Ryan Braun

Why do people want apologies from bad people anyway?


Some more thoughts about Ryan Braun’s apology and the disappointed reactions thereto:

The weirdest thing about the reactions from the “Braun’s apology wasn’t good enough” camp is that, generally speaking, they come from people who are usually totally comfortable making stark character judgments. The “this guy is bad and evil and a cheater and a liar, and that’s what defines him” sort of stuff. Which, fine, everyone is allowed their opinion.

But if you are the sort of person to make those sorts of judgments why, exactly, do you want an apology or expect anything from one?  Why do you expect the subject in question — here Braun — to suddenly cast off the traits you are so certain he has and come clean and repent in convincing fashion? Doesn’t the lack of an apology or remorse better fit your assessment of his character? You should not be surprised at all. Indeed, if you are right about the person in question, you shouldn’t expect one. Or at least one that is actually intended to show the remorse and contrition you are so certain he lacks to begin with.

Which makes me wonder what the point of this apology judging really is.  I see two possibilities. Maybe there are more, but two stick out to me:

1. Writers like stories to actually be stories with beginnings, middles and ends. And those ends are best if they are happy endings in which the bad guy is taught a lesson and maybe a group hug is had. It makes for a satisfying narrative. The dissatisfaction at the apology is not that it reveals Braun to be a bad guy — they’re already convinced of that — it’s that this jerk Braun is depriving us of a happy ending in which the good guys win and the bad guys are shown the error of their ways;

2. People like their confirmation-bias. It’s satisfying. And rather than just note that the p.r.-driven apology was a predictable exercise in p.r., the layer of dissatisfaction at the apology is ladled on because it scratches the itch we have for our previous opinions to be validated.

I believe that bad people exist. I think that, generally speaking, Ryan Braun has shown himself to be a bad guy. He lies. He cheats. He throws friends and colleagues under the bus. Pretty low rent. Given that, I’m not sure why we should expect any statement he makes to show genuine public contrition and I’m not sure why he’s owed any added criticism for failing to live up to that unrealistic expectation. As I’ve said before, I’d hope he offers personal apologies to people he directly wronged but I kinda don’t give a flip how he executes his public relations game and don’t think that and that alone can or should change the public’s opinion of him. We are what we do, not what we say.

But even if he fails to live up to that low standard, let’s stop acting surprised that there are bad people in the world who get away with stuff sometimes or who are, in the view of many, punished more lightly than they should be.


Indians strongly considering starting Carlos Santana in left field sans DH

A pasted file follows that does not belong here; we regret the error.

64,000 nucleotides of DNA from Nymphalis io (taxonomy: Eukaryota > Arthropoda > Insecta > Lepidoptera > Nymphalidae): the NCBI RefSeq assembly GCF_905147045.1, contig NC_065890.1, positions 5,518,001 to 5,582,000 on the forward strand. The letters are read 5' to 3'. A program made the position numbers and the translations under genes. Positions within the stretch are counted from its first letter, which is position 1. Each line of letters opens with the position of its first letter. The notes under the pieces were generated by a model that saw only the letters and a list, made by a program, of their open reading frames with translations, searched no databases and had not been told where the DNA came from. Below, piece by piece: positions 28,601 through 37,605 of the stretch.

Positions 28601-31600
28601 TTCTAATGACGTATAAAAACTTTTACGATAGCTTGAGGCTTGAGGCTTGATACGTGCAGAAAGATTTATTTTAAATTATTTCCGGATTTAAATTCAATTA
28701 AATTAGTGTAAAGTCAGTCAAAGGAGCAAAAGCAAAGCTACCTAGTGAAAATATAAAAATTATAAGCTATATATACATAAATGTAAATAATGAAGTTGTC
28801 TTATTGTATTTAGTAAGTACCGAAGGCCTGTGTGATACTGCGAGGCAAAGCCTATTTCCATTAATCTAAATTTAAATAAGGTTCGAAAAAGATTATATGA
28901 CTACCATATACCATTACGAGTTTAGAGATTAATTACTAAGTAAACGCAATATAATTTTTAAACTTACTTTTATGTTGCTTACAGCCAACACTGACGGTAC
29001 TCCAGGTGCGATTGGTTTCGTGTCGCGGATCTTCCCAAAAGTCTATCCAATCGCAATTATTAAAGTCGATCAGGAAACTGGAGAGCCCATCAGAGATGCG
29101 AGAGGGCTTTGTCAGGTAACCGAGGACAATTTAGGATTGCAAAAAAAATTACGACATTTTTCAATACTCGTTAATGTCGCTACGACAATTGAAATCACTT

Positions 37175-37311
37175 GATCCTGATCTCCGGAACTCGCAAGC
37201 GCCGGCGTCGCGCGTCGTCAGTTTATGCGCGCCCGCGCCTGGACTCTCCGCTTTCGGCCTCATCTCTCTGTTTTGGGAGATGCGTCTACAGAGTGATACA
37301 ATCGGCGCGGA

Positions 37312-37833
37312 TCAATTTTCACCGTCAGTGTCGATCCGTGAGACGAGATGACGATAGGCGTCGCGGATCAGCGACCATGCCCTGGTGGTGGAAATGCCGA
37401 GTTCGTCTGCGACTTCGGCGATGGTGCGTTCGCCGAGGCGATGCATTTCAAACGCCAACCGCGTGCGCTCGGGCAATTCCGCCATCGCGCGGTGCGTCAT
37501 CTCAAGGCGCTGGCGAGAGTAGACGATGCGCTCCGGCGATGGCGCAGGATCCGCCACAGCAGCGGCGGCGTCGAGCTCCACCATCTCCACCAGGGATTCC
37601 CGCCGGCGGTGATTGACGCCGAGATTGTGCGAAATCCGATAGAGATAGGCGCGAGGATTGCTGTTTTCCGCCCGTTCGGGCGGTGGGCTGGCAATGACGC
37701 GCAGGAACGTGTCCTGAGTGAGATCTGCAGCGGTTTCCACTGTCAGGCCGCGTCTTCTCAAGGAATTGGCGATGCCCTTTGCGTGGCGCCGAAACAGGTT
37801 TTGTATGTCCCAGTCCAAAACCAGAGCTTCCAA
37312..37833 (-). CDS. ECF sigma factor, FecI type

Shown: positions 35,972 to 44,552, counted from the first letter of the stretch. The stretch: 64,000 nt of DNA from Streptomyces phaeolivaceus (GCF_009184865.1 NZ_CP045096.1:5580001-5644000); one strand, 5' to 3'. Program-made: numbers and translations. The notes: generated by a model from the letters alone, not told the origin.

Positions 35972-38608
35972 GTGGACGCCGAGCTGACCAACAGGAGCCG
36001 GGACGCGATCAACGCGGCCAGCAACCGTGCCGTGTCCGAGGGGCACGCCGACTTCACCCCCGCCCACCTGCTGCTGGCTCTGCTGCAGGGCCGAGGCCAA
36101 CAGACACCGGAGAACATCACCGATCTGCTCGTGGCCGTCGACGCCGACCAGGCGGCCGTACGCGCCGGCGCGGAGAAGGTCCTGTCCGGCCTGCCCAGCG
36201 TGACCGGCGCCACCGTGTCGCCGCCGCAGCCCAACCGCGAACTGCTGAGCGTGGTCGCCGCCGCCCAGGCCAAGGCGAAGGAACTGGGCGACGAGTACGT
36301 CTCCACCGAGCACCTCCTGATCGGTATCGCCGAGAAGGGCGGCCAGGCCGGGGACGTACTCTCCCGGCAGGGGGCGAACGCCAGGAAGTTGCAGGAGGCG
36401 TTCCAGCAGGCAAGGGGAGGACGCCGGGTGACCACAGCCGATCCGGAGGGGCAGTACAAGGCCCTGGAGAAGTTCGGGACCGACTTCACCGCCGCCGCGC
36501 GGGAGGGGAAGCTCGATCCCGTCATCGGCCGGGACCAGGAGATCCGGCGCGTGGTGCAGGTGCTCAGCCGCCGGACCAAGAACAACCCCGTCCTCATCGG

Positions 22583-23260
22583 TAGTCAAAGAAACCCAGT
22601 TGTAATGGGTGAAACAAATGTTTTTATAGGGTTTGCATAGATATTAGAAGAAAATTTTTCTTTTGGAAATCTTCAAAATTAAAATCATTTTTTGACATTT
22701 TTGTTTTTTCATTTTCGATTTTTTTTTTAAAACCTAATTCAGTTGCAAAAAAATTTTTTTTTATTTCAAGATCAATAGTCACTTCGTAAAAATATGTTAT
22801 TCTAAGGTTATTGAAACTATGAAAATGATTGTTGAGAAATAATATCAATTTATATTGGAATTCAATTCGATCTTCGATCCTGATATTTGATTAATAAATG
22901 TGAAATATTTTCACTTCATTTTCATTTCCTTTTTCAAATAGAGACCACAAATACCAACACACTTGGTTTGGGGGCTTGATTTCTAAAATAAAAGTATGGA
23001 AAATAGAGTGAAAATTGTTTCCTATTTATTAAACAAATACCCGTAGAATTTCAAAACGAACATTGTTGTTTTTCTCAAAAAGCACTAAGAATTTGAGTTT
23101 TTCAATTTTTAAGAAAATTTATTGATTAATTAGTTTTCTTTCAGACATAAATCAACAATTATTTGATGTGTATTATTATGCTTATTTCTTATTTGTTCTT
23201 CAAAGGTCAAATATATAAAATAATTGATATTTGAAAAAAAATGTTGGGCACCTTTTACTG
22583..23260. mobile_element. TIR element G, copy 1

TORONTO, ON - OCTOBER 19:  Carlos Santana #41 of the Cleveland Indians celebrates after hitting a solo home run in the third inning against Marco Estrada #25 of the Toronto Blue Jays during game five of the American League Championship Series at Rogers Centre on October 19, 2016 in Toronto, Canada.  (Photo by Elsa/Getty Images)
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Indians slugger Carlos Santana hasn’t played in the outfield in a major league game since 2012, but the Indians are strongly considering starting him in left field for Game 3 of the World Series at Wrigley Field on Friday, MLB.com’s Jordan Bastian reports. As the game is hosted in a National League park, there is no DH rule in effect, so the Indians might otherwise have to keep Santana on the bench.

Santana is hitless in six at-bats in the World Series thus far, but he has drawn two walks. He has overall not had a great postseason, carrying an aggregate .564 OPS in 40 plate appearances since the beginning of the playoffs. Still, during the regular season, he had an .865 OPS so he can certainly be a threat on offense at any given moment.

Kyle Schwarber has not been medically cleared to play the outfield

CLEVELAND, OH - OCTOBER 26:  Kyle Schwarber #12 of the Chicago Cubs reacts after hitting an RBI single to score Ben Zobrist #18 (not pictured) during the fifth inning against the Cleveland Indians in Game Two of the 2016 World Series at Progressive Field on October 26, 2016 in Cleveland, Ohio.  (Photo by Ezra Shaw/Getty Images)
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Earlier, Craig asked if Cubs slugger Kyle Schwarber would play the outfield now that the World Series has come to Chicago, where there will be no DH. The answer to that is no, it appears. Cubs president of baseball operations Theo Epstein said that Schwarber has not been medically cleared to play the outfield, CSN Chicago’s Patrick Mooney reports.

Schwarber returned to the Cubs sooner than expected after suffering a fully-torn ACL and LCL in his left leg during an early April collision with teammate Dexter Fowler in Arizona. In preparation to join the Cubs for the World Series, Schwarber went to the Arizona Fall League and reportedly saw over 1,000 pitches from machines as well as Single-A pitchers. He doesn’t look like he’s missed a beat as he went 1-for-3 with a walk and a double (that was very nearly a home run) in Game 1, then drew a walk and hit two RBI singles in five plate appearances in Game 2.

At least right now, however, it appears Schwarber will serve as a bat off the bench for Games 3, 4, and 5 until he gets medical clearance.